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Saturday, December 12, 2009

ON BECOMING AND REMAINING AN ORTHODOX CHRISTIAN

Those who voiced their views about it.

And the actual article itself:
Quote:
"A Talk given at the Orthodox Pilgrimage to
Felixstowe in August 2001


INTRODUCTION

We sometimes hear
people talking about how they came to join the Orthodox Church. Although each
story is interesting and may even be extraordinary, I think that the stories of
how people remained faithful Orthodox Christians despite temptations may be more
helpful. As it is written in the Gospels: 'In your patience possess ye your
souls'.

Moreover, I have called this talk not, 'On Joining the Orthodox
Church', but, 'On Becoming and Remaining an Orthodox Christian'. For joining the
Orthodox Church or becoming a member of the Orthodox Church, which is concerned
with external changes, is not at all the same as 'Becoming an Orthodox
Christian', which is all about internal changes. And remaining an Orthodox
Christian is even more important, which is why I have devoted three times as
much time to it here as to becoming an Orthodox Christian.


ON
BECOMING ORTHODOX

CONVERSION AND INTEGRATION


Let us define our
terms by talking of a number of words which are used in this context. First,
there is the useless phrase 'born Orthodox'. This does not exist. Nobody is
'born Orthodox', we are all born pagans. That is why we first exorcise and then
baptise. More acceptable are the terms, 'born to an Orthodox family' and 'cradle
Orthodox'. It is interesting that people who condescendingly use terms such as
'born Orthodox' call the children of 'converts', 'converts'. In fact of course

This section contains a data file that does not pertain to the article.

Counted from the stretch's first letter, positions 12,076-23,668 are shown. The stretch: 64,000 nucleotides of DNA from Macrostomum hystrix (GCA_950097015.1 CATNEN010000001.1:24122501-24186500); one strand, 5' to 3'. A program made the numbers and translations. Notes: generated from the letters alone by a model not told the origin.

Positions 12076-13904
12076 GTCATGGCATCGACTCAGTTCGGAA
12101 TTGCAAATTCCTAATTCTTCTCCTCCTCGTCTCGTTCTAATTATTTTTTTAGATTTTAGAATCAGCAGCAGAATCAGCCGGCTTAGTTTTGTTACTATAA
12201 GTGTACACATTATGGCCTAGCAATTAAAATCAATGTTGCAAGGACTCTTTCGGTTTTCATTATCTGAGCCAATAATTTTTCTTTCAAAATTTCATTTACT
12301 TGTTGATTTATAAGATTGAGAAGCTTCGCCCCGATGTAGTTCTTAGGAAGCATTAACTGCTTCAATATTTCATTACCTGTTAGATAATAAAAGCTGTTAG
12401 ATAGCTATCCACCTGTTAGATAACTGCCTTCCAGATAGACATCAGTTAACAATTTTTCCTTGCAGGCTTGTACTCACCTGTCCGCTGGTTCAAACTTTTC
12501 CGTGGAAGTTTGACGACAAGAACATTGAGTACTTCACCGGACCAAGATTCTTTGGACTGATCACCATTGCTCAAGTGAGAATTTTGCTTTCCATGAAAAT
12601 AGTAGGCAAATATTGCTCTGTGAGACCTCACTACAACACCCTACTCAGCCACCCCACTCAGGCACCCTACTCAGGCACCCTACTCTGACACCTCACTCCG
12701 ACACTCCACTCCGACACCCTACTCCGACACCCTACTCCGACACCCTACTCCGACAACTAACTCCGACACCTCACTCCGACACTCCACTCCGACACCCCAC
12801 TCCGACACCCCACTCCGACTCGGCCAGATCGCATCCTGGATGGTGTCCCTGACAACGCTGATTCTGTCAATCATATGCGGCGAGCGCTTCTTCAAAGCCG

in their incorrect language, the children of 'converts' are 'born Orthodox'!

Then there is the word 'convert'. When people say that they are
converts, I first ask them: 'Converts to what?' To Greek folklore? To Russian
food? To Phariseeism? To nostalgia for old-fashioned Anglicanism or Catholicism?
To an intellectual hobbyhorse of syncretism?

True, in one sense we are
all always converts because we all have to be converted to Christ constantly.
That is the sense of Psalm 50. The Prophet David too was converted, 'born
again', after his great sin. Unfortunately, the word convert is generally used
not in this spiritual sense, but in a secular sense.

I hope that when
people call themselves 'converts', it means that they are converted to
Christianity (which is the correct word for Orthodoxy). I also hope that when
they say that they are 'converts', it means that they were received into the
Church very recently. Sadly, I must admit that this is not always the case. Over
the years I have met people who joined the Orthodox Church ten, twenty, thirty
and more years ago, and they are still 'converts' and even call themselves
'converts'. And this even among some clergy, prematurely ordained.

This
is quite beyond me, for it means that even after years of being nominal members
of the Orthodox Church, they still have not become Orthodox Christians, they
still have not integrated the Church, they still have not grown naturally into